Aix-en-Province, France – Day 1 (June 30):
From the Marseille airport we skin over to the Hertz car rental. It’s 32°C and there are 18 people in line before me, all wanting vehicles.
It took over an hour before we got our car, a brand new Golf VW, with only 1400 km. After some help getting the nice french lady in the dashboard to speak english, we’re off to “Hotel de France” in Aix-en-Province.
The trip goes well until we are a few blocks from the hotel …… construction and roadblocks everywhere. Not the roadblocks you are use to back home, but actual, locally imposed and controlled hydraulic metal pillars* at least 30cm (~12 inches) thick – you need a special card to gain entry. Guess what, we don’t have one, so we had to backup, turn around or go the wrong way down one way streets. Did I mention most of the streets are one way ….. usually in the wrong direction!
After going in circles for what seemed like hours, we finally saw a sign to the hotel ….. and ended at an intersection with a pillar in the left and forward roads.
The road back was too restricted to back up and the right one was free … but there directly in front of us, on the other side of the pillar was our goal! Hotel de France – executive decision – let Gerda go in to get instructions (and drop off the luggage), while I maneuver the car into a position so other vehicles can skin around us – extremely tight.
Gerda came back with a map and instructions to parking, which I proceeded to get wrong by turning left instead of going straight – backup ….. turn, crank the wheel ….. repeat and finally get back on track. Piece of cake after that ….. park in the 4th level underground stall 1119 easy (remember that). The hotel is considered a three star, but was quite comfortable – one of the better rooms (best washroom) to date.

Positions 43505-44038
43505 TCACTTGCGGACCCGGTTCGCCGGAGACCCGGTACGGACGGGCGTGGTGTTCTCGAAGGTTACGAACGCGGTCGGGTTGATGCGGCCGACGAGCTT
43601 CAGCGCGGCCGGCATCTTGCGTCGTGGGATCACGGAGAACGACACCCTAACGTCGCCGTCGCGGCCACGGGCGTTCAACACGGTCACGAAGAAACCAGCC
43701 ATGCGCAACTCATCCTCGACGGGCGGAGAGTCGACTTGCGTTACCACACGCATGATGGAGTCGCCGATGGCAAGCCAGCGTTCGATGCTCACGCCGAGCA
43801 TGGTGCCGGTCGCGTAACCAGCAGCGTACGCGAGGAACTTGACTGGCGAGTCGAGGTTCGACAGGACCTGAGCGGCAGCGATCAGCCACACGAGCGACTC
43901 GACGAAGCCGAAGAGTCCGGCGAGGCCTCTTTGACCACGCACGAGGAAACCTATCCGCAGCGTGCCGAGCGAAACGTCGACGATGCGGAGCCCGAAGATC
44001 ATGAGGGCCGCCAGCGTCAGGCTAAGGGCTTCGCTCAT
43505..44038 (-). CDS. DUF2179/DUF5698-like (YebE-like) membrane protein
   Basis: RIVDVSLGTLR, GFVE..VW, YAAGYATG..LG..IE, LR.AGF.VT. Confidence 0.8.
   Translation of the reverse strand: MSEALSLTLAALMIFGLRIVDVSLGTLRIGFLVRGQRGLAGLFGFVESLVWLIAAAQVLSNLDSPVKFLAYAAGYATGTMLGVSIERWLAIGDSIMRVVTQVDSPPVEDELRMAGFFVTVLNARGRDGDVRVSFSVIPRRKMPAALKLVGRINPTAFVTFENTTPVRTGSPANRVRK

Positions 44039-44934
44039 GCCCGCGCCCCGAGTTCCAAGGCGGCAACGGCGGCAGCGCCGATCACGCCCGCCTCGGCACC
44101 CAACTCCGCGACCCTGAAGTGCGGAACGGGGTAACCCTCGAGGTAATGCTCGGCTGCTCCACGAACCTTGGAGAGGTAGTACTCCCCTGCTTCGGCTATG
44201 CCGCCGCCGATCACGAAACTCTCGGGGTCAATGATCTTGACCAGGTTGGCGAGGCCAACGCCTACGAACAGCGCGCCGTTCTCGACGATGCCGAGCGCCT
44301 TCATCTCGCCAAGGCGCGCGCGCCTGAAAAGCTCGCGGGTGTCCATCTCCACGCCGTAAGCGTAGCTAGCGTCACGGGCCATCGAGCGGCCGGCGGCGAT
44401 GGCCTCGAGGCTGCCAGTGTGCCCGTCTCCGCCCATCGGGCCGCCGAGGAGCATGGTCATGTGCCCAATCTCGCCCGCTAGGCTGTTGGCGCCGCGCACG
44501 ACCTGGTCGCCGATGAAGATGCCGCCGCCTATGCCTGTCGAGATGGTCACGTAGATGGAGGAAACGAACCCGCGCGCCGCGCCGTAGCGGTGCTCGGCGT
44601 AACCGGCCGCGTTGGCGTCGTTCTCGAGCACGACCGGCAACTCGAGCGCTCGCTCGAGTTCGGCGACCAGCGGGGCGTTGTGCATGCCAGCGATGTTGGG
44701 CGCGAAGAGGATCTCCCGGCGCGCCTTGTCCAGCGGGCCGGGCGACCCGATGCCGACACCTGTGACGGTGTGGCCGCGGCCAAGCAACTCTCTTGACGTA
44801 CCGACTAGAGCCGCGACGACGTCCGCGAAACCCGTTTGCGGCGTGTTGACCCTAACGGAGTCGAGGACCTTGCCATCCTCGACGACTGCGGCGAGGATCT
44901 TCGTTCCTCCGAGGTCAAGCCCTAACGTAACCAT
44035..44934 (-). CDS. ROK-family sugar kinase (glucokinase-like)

* We saw a tourist try to follow a local vehicle into a restricted area. The metal pillar came up through her radiator ….. Everyone watched in horror ….. not something you want to happen or expect to see!
After a rest, we did a tour of the area and were pleasantly surprised at the diversity of cafes, shops, people and architecture. Despite the problems getting here, great choice for location to Gerda.
We had a good dinner and then continued the walk-about, and realized that there were multiple gathering hot spots …. we counted at least 5 within an 8 square block area. Each one different ….. very interesting – but time to head back for sleep.
Lourmarin, France – Day 2 (July 1):
After a leisurely breakfast, we checked out of the hotel to head to Lourmarin our next stop. We are to meet the VRBO owner Mireille at 3:00 …. leaving at 11am should be plenty of time ….. so we thought. I head over to the car park, while Gerda watched the luggage. By taking a short cut, that the hotel clerk had pointed out, I quickly found the parkade and went back to help Gerda wheel the luggage over.
Four levels down and go to the stall number 1119 ….. except we can’t find 1119. Back and forth, from one end to the other ….. not there – and it is as hot in the underground parkade as outside! After 45 minutes, Gerda catches a young passerby who tries to help and finally takes us to the control center. They check their records and tell us no vehicle entered the parkade when we said we had. The manager rechecks and tells us we are in the wrong parkade …. there is another larger one to the north! Wow! Totally unexpected …. so we exit and go there blocks north, enter the other parkade and find our car within 5 minutes! Who would have thought that parkades could cause so much angst.
Back on the road and finally moving forward to the next adventure.
We arrive at Lourmarin about 2:30 so lots of time. Actually we’re now on “beer time” until Mireille shows up. Wait, drink and people watch – cause we don’t know what she looks like.
Around 3:20, as I enter the condo block, she comes out. We get instructions on the whole suite and surrounding area ….. very happy with the accommodations. This will be the first time we can clean some of our clothes ….. they seem to always be damp from sweat.